It appears that the Murkowski administration and the marine employee unions are at loggerheads with regard to a contract to operate the new ferry Fairweather. If the issues in dispute can not be resolved the greatest losers will be travelers to and from Juneau and the other cities served. And their interests do not seem to be a concern for either side. In all of the recent public statements made on this subject, the idea of placing service to travelers as a major goal has not been prominent.
The marine employees will still have jobs in other ships and the state's negotiators will similarly be employed - only travelers will lose, in the short and in the long run.
What passengers in any mode of travel want most (after safety) is dependability. They want to be able to set aside time with their accountant, attorney, legislator or doctor, and keep that appointment. Needless to say, professional service providers have a strong interest in being able to meet with their clients. Retailers, sports teams, and families have similar concerns for reliable transportation in Southeast. And it is those travelers who will bear the brunt of the loss of the Fairweather.
It is doubly ironic that the Fairweather, perhaps the most enthusiastically received addition to the Alaska Marine Highway System fleet in decades, should be the focus of this dispute. Whatever growing pains the Department of Transportation may have in learning how to operate her, there is no question of the ferry's enthusiastic reception by the traveling public. Ridership last summer produced a revenue surplus for the Fairweather of somewhere around $250,000. And the schedule flexibility inherent in a shuttle means that her engines would be operating only about 20 hours per week on a four day per week schedule. By contrast, mainliner engines are burning fuel for about 150 hours per week on their 7/24 pattern.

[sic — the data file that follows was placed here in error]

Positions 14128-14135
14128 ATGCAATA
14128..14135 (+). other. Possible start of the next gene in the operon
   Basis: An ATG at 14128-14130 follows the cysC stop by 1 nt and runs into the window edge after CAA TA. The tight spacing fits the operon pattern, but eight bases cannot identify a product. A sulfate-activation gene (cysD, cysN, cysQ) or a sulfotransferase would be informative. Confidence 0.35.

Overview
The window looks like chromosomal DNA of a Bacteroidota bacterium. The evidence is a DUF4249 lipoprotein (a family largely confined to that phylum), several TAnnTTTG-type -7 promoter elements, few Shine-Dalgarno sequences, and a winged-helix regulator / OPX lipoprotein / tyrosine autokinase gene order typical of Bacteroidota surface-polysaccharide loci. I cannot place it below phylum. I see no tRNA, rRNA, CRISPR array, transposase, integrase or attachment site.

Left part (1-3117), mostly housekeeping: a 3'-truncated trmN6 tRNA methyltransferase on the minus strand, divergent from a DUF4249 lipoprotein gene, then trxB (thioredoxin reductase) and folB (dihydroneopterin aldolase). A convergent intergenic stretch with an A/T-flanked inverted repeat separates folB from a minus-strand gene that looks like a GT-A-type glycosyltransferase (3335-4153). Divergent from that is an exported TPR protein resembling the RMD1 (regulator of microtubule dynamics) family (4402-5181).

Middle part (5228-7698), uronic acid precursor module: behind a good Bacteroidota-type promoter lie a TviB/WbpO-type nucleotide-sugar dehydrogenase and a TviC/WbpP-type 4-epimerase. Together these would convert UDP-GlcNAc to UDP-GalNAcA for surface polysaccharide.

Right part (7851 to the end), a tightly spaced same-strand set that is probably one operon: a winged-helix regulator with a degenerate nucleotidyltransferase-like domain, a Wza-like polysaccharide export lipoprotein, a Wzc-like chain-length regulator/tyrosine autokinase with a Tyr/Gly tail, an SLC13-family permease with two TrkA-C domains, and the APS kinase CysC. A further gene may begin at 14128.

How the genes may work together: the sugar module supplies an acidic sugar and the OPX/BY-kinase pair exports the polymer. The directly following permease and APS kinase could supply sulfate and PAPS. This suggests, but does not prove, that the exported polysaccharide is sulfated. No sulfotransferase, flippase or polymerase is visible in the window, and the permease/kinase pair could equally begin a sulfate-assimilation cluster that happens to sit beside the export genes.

The cities of Juneau, Sitka, Haines and Skagway have the most to lose by the withdrawal of the Fairweather from service. But in a larger sense, the entire Alaska Marine Highway System and all the cities it serves will suffer from the loss of a real technological improvement in how the system operates. This is an occasion when all of us who have economic, social, and development concerns for the Alaska Marine Highway System should encourage both sides to place the public interest ahead of their own and make the concessions necessary to keep the Fairweather sailing.
This seems to be one of those times when the seagoing unions and the departments of Transportation and Administration need to hear from the public about the need to resolve the labor dispute and give priority to the interests of the traveling public. That, in the last analysis, is what they are hired to do.
Bob Doll is executive director Better Ferries for Alaska. He lives in Juneau.
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